Quota Bill: When did Modi care for India?

Not much application of the mind appears to have been given to finalise the 10% Quota Bill, which is cynically designed to create the optics that may help Narendra Modi to campaign in 2019

PTI photo
PTI photo

Zafar Agha

Trust Narendra Modi to try out the caste card to return to power in 2019 after successfully dealing with religion to polarise people in 2002 in Gujarat. Some are calling his latest move to bring the upper caste constituency into reservation ambit a master stroke. Others are not too sure what will be the political and social consequences of the Prime Minister’s latest quota move. But what is clearly evident is that his sudden love for upper castes is driven by lust of power rather than any motive to uplift the poor among the ‘socially forwards’.

Ahead of the 2019 Lok Sabha elections, the move betrays nervousness and desperation. After the loss of Rajasthan, Madhya Pradesh and Chhattisgarh assemblies, he is suffering from a bout of nerves. Besides, news from Uttar Pardesh and Bihar too is not encouraging for the BJP. Akhilesh Yadav and Mayawati have almost announced an electoral alliance in UP. Congress too is talking to the SP-BSP there. Bihar gathbandhan is already in place. Congress and the NCP alliance is also in place in Maharashtra. On top of that, NDA allies like the AGP in Assam and Apna Dal in UP are on the verge of walking out of the NDA.

The BJP is clearly in trouble. The Hindi heartland is slipping from its grip. The BJP had won 176 Lok Sabha seats in 2014 from the eight states of Haryana, Rajasthan, Madhya Pradesh, Chhattisgarh, Uttarakhand, Delhi, Uttar Pradesh and Bihar. Political pundits are already predicting a loss of 80-100 seats for the BJP and its allies from this region alone. Such an outcome, needless to say, will upset Modi’s arithmetic in 2019.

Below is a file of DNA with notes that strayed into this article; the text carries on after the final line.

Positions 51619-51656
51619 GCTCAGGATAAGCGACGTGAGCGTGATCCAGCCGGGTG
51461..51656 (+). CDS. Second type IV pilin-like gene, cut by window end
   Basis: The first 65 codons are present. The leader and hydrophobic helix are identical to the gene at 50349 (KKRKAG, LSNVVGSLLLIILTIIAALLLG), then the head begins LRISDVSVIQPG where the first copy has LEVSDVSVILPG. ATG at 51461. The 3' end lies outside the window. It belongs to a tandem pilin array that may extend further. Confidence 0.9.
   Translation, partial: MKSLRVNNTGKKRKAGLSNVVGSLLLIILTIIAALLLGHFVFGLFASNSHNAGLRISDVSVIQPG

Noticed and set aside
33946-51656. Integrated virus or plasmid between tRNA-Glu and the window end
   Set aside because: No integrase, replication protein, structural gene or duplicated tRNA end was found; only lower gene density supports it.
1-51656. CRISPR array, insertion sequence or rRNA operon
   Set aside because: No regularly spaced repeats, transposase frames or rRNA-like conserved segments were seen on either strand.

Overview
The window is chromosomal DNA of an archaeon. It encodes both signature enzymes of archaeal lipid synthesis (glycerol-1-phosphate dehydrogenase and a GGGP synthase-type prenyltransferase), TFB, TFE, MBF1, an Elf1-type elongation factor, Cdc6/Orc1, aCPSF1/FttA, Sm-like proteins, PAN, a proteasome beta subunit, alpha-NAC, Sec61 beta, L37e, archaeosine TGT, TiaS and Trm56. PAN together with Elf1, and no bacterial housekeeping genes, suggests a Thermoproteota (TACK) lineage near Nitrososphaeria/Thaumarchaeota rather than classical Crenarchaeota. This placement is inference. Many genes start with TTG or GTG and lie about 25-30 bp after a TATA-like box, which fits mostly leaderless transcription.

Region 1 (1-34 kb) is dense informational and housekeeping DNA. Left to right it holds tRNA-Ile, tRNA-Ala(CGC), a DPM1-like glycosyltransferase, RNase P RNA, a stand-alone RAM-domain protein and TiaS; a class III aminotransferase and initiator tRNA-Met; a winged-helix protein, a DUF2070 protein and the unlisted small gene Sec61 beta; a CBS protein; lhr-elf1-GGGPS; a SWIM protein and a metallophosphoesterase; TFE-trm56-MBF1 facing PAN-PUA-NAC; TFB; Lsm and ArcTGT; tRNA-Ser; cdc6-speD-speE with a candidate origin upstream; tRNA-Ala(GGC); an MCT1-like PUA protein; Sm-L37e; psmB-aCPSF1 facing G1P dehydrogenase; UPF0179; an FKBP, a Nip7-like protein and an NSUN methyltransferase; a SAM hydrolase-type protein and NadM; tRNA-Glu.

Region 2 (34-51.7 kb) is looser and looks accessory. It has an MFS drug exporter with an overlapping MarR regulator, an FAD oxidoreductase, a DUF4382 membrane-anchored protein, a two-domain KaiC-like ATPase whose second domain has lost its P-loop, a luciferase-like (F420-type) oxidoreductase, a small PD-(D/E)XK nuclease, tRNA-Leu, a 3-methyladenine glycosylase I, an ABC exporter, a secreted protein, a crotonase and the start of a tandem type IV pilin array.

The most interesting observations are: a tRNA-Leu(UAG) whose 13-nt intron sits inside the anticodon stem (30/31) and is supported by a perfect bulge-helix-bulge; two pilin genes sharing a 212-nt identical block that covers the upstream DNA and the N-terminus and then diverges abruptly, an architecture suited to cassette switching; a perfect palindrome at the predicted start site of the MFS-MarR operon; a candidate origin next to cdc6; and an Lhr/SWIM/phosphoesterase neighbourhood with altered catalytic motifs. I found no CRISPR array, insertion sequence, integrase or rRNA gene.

Even his electoral chemistry is disturbed. He is no longer a winning mascot that a vast number of voters trusted in 2019. Modi now is a failed Prime Minister who made big promises but failed almost on all fronts. The economy, suffering from Demonetisation and the GST impact, is in a mess. Farmers are on the streets; youth are restless without jobs while traders and medium businessmen do not know when the market would revive. Incumbency-ridden Modi is an electoral liability now.

Narendra Modi at the fag end of his term is pushing India to a kind of social divide that may be difficult to heal even for his successors. If that’s the aim, he may have a chuckle or two for a while. But surely India will be the loser in this cynical game of vote bank politics

Narendra Modi knows it more than anyone else that the ground is slipping fast under his feet. So, desperation is obvious in the BJP camp. Ten per cent reservation quota for the upper castes is one desperate move in that direction. The attempt is to change the political narrative from Rafale, Demonetisation, GST, unemployment, farm distress, weakening institutions and other Modi failures.